by Samantha Prust
This is the first year that my hubs and I have grown a full-scale garden. We turned our backyard from a place where we watered and mowed grass into a place where we grow our own food. We planted just about everything: beans, corn, squash, melons, broccoli, radishes, onions, scallions, snap peas, zucchini, Swiss chard, garlic, basil, dill, four lettuce varieties, four tomato varieties, four carrot varieties, two beet varieties, two cucumber varieties, two potato varieties, two pumpkin varieties and two watermelon varieties. I also planted marigolds, sweet alyssum and two kinds of sunflowers in and around the garden based on the organic gardening method called companion planting, which recommends planting certain flowers next to certain vegetables to attract beneficial insects or repel or divert harmful pests.
I love the idea of the potager garden: a mixture of vegetables and flowers, utility and beauty. But vegetable plants are also beautiful and flowers are also utilitarian; in the garden, there’s no distinction between the two. I’m amazed at how the plants and flowers we stuck in the ground as seed have transformed to full grown plants that will eventually bear luscious gems that you can eat right off the vine or add to your recipes. Being in awe of how plants grow must be something that all beginning gardeners experience, something that you take for granted if you’ve never tried to grow your own food. Gardening also gives me a chance to be creative, to learn and challenge myself in unfamiliar territory and to get gratification from hard work. Being in the garden clears my mind, gets me out of my head and makes me focus on the here and now. It also has the ability to be meditative and reflective; you never know what you’ll find among the foliage—spiders, ladybugs, bees, and epiphanies. This year is only the beginning; I plan to continue my “garden therapy” for years to come.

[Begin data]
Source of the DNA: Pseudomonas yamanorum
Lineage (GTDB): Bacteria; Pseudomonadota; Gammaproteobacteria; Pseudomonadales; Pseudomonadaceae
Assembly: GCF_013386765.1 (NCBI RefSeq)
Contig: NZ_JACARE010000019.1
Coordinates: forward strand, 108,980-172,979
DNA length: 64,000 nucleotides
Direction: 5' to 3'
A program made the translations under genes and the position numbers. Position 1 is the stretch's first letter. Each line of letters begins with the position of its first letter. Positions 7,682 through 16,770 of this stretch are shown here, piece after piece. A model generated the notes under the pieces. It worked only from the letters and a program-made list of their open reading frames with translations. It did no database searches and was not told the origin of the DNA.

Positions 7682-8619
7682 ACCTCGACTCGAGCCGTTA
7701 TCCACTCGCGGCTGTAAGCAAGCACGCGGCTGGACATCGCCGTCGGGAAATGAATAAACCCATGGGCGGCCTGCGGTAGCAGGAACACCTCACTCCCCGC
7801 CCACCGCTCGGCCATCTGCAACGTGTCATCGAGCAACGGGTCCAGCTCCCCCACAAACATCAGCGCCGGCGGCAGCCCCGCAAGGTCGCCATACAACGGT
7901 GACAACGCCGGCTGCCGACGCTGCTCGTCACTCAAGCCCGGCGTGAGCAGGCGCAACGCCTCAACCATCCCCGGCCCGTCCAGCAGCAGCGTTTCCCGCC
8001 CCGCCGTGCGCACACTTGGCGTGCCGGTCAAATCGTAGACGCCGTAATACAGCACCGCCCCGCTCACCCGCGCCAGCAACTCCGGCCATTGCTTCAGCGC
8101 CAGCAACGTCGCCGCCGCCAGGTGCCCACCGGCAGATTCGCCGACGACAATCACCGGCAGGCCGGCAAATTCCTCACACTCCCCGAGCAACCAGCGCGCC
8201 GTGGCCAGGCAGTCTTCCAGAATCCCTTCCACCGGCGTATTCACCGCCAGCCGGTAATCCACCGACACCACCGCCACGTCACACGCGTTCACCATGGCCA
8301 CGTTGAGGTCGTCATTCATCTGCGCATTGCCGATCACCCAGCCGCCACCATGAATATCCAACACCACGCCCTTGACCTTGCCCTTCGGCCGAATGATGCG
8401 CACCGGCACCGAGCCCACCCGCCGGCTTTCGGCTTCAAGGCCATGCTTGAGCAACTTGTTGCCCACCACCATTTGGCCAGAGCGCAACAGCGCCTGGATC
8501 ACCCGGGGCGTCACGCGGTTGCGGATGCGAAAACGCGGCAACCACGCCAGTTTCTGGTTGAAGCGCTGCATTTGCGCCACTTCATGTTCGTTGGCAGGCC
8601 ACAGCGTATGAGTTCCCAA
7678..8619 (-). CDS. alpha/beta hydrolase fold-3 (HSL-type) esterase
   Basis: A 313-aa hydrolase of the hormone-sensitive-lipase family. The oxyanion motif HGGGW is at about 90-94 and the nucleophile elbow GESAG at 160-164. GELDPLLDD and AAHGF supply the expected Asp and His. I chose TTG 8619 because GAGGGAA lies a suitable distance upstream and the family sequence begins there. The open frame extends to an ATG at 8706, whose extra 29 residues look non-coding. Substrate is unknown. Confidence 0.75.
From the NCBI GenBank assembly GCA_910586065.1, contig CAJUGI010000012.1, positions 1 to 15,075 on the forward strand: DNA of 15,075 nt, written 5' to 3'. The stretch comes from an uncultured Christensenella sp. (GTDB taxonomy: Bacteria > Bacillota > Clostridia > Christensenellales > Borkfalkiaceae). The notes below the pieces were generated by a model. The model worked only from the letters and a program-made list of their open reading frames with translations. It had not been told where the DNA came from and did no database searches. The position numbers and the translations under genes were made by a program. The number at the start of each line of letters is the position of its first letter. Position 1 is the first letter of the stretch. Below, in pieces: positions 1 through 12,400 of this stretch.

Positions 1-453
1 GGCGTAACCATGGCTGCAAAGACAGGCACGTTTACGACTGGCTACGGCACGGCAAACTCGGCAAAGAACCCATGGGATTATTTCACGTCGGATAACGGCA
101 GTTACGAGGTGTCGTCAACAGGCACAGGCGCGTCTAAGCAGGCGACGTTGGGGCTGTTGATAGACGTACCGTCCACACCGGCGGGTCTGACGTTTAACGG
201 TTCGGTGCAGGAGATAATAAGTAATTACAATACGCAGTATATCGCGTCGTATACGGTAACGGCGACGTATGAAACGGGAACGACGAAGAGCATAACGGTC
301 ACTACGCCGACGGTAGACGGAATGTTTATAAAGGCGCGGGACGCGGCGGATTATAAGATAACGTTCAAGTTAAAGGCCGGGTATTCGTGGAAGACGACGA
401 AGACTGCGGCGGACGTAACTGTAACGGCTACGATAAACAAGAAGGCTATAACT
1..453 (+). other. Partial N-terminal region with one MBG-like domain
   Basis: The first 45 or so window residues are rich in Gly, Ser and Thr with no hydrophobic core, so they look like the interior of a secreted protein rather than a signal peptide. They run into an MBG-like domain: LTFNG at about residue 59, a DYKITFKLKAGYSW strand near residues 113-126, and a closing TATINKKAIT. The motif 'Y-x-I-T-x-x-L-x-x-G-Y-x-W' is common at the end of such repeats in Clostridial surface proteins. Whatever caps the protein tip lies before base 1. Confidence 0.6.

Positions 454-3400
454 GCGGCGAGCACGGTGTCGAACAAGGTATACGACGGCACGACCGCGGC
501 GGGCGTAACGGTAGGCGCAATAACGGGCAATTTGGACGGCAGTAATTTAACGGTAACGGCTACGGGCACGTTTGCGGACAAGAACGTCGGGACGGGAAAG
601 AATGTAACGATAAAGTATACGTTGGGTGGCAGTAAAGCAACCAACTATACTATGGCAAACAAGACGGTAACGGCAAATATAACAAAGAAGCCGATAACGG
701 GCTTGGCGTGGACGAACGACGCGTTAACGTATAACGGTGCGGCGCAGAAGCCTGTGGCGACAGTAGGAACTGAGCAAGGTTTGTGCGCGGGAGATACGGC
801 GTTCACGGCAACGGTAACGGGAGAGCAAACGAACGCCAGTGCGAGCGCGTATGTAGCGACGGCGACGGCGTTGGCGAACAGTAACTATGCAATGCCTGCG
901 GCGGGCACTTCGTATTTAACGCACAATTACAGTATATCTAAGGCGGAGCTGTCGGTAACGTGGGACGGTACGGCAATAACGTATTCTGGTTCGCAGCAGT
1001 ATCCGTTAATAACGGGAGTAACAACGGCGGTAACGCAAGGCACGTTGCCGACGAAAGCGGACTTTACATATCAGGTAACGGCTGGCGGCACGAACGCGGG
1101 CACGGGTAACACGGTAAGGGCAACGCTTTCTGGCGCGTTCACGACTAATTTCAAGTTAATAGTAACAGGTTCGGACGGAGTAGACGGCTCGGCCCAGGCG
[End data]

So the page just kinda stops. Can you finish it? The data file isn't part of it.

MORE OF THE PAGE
Here’s one of my favorite poems, by Li-Young Lee, that says what I feel about gardening much better than I could.
From blossoms comes
this brown paper bag of peaches
we bought from the joy
at the bend in the road where we turned
toward signs painted peaches.
From laden boughs, from hands,
from sweet fellowship in the bins,
comes nectar at the roadside, succulent
peaches we devour, dusty skin and all,
comes the familiar dust of summer,
dust we eat.
O, to take what we love inside,
to carry within us an orchard, to eat
not only the skin, but the shade,
not only the sugar, but the days, to hold
the fruit in our hands, adore it, then bite into
the round jubilance of peach.
There are days we live
as if death were nowhere
in the background; from joy
to joy to joy, from wing to wing,
from blossom to blossom to
to sweet impossible blossom.